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Project Leaders

The SBC supports four interrelated research projects.

Dr. William "Trey" Todd 

Assistant Professor, Department of Zoology and Physiology  william-todd.jpg  |  (307) 314-4207  | Biological Sciences 406  





Project Title: Circadian behavior circuits, Alzheimer’s pathology, chemogenetic output and input

Project Summary:

Aim 1. To examine the relationship between circadian dysfunction of aggression propensity and LMA rhythms to immunohistochemical markers of AD-related neuropathology in the central SCN clock, the SPZ, and their output and input pathways. In tissue from TAPP mice and double WT controls, I will use immunohistochemistry to assess AD neuropathology (a-beta and tau) in the SCN, the SPZ and its major output targets, the VMH and DMH, as well as in regions known to project to the SCN and SPZ. I will also examine cell loss in these brain areas and in RGCs that project to and entrain the SCN. I will use brain tissue and retinas from male mice in which I previously examined aggression and LMA rhythms, and I will add an equal number of additional female mice that will also undergo LMA recordings and aggression tests.

Aim 2. To determine whether chemogenetic activation of the SPZ output pathway, and the RHT input pathway, reduces increased aggression and circadian sleep-wake dysfunction associated with ADrelated neuropathology. Using neural injections of a nonconditional, excitatory chemogenetic viral vector into male and female TAPP mice, I will activate SPZ neurons and RGCs via peripheral injection of the chemogenetic ligand, or its vehicle, at a time of day at which I have shown these cells to normally be active. I will then measure the effects of this phase-dependent neuronal activation on aggression using a resident intruder paradigm, and separately on sleep-wake rhythms using encephalographic (EEG) and electromyographic (EMG) recordings.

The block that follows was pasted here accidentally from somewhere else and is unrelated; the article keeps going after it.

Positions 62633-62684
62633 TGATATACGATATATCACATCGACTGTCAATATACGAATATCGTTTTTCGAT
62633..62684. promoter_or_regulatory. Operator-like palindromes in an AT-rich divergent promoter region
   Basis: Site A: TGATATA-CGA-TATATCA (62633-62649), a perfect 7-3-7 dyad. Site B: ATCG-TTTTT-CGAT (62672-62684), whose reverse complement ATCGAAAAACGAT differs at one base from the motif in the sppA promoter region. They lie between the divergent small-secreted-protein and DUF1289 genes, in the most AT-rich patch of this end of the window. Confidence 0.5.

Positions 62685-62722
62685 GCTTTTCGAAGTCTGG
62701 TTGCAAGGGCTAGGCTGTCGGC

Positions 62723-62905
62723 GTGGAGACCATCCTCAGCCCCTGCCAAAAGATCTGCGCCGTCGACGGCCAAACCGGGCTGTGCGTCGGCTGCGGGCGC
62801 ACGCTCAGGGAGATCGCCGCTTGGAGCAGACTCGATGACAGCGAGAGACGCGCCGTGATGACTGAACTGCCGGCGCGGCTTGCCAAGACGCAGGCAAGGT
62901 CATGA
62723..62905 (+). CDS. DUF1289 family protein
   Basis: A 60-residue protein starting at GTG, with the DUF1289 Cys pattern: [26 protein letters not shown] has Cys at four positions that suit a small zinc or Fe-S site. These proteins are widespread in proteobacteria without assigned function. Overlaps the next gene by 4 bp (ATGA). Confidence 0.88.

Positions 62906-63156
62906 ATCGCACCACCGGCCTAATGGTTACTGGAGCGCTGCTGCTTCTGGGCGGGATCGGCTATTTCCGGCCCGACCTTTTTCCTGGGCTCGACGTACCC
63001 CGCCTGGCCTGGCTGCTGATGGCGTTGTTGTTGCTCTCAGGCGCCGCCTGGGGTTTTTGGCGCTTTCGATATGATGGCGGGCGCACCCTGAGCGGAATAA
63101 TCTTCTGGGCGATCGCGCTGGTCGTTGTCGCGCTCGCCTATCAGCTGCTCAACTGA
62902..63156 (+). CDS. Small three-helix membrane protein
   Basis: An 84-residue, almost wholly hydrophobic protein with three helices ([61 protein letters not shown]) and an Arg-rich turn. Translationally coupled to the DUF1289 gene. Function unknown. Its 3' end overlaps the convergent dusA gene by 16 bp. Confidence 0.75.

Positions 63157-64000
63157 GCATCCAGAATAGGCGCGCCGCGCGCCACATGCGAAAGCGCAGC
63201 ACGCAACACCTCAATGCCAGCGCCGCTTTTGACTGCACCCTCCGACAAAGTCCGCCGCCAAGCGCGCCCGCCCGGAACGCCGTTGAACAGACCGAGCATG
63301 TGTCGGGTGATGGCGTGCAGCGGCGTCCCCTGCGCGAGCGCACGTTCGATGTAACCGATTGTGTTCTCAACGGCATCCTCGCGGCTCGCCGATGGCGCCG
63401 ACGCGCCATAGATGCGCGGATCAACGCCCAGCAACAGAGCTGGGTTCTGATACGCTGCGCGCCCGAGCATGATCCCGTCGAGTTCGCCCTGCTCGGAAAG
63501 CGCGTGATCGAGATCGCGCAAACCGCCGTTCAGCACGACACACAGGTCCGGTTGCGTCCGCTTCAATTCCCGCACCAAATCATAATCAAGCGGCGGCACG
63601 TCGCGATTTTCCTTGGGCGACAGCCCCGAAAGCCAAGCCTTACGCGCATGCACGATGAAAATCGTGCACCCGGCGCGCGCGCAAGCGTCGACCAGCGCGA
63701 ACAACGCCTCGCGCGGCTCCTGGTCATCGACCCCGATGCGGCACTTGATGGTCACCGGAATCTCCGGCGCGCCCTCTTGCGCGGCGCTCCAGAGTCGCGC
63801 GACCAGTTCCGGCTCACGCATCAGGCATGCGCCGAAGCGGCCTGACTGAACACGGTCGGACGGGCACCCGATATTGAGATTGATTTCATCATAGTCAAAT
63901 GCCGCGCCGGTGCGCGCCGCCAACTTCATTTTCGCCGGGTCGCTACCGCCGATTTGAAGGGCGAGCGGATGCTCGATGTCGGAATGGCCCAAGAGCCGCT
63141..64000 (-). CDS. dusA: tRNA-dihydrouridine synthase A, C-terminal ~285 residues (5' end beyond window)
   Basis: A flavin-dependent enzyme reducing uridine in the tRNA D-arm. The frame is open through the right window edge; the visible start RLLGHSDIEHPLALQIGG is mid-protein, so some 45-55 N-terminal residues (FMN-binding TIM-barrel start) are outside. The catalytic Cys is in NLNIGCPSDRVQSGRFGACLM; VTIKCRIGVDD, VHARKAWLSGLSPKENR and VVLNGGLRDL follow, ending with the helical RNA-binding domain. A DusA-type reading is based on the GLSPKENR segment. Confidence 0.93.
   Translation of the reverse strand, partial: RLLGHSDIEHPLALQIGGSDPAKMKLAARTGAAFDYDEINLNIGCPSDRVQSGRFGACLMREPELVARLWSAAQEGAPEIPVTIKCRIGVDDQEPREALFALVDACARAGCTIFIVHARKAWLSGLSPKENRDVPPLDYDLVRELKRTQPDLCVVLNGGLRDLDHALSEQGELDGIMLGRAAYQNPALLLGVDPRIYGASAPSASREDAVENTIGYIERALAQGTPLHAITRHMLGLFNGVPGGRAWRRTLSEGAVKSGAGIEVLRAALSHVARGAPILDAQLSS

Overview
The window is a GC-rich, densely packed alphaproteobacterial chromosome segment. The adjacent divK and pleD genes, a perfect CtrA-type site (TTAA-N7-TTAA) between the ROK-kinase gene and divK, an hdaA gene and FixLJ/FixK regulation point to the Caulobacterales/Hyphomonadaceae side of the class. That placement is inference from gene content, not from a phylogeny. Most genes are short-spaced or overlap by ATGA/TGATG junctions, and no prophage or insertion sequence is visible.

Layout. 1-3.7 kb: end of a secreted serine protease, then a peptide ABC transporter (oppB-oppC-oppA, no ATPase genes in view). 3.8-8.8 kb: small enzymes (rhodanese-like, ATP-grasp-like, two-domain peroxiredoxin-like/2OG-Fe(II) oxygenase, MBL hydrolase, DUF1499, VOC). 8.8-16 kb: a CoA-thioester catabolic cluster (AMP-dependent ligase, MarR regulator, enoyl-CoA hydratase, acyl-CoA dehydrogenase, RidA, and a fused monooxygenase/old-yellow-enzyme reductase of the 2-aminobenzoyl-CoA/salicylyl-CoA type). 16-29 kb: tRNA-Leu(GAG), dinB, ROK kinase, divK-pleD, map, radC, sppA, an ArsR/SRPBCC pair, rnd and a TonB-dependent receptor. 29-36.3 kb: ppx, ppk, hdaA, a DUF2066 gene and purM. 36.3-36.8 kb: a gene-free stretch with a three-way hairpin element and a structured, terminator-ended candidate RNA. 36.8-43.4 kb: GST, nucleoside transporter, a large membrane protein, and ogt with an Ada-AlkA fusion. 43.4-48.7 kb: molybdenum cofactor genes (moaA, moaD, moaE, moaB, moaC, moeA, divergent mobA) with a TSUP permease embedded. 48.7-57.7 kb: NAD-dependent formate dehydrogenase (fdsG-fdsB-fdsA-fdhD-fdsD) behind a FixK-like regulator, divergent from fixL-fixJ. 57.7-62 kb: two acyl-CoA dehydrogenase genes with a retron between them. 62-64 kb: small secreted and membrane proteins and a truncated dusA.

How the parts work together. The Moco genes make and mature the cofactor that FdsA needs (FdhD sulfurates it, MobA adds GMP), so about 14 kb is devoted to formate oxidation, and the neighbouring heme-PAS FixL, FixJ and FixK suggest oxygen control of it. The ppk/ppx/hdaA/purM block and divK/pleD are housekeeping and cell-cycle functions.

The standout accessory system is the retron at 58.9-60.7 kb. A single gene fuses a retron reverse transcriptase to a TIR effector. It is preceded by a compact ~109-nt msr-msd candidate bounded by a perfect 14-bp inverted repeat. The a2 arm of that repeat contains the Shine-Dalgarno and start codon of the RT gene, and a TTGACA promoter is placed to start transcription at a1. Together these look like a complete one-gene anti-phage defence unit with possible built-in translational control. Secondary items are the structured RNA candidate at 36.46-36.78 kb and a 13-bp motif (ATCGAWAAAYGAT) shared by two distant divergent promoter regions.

Dr. Karen Mrukmcnair-2019-8479.jpg

Assistant Professor, School of Pharmacy   |    Health and Sciences Center   |


Zebrafish Models of CNS Injury and Locomotor Recovery

Project Summary:

Approximately 290,000 Americans live with spinal cord injury (SCI) - a better understanding of the process of SCI and new therapeutic strategies are needed to tackle this significant problem. Regenerative species that can overcome the deleterious effects of SCI are a great resource to identify new therapeutic targets. The zebrafish shares many organizational, cellular and molecular pathways with mammals; however, regeneration and locomotor recovery occurs even after complete transection of the spinal cord. The Mruk lab’s long-term goal is to understand whether manipulation of endogenous electrical signals through either electrical stimulation or drug treatment will promote regeneration in otherwise regeneration-deficient cell types. 


Dr. Adam C. Nelson

Assistant Professor, Zoology/Physiology                                                                    adamnelson  |Biological Sciences Bldg 200A |  

Nelson Lab website: 


Discovering how genes, neural circuits, and sensory systems give rise to social relationships.

Mammals often display intricate social organization, from dominance hierarchies to social networks, and this organization arises from individuals following simple rules of interaction and communication. How does the brain enable meaningful social interactions with other group members? 
The goal of our group is to address, from a genetic and neural perspective, how the brain integrates sensory and physiological information to control behavior in a group setting.  We use many different approaches, from behavioral ecology to neuroscience, to understand how the activity of neural circuits is linked to behavioral patterns that underlie coordinated behaviors. Techniques such as long-term automated behavioral analysis, in vivo neural recordings and manipulations, circuit characterization, and animal genetics advance us toward a better understanding of how mammals are able to develop stable and productive social interactions.
Contact Us

Dr. Qian-Quan Sun, SBC Director, Professor

Department of Zoology and Physiology

Laramie, WY 82071

Phone: 307-766-5602



1000 E. University Ave. Laramie, WY 82071
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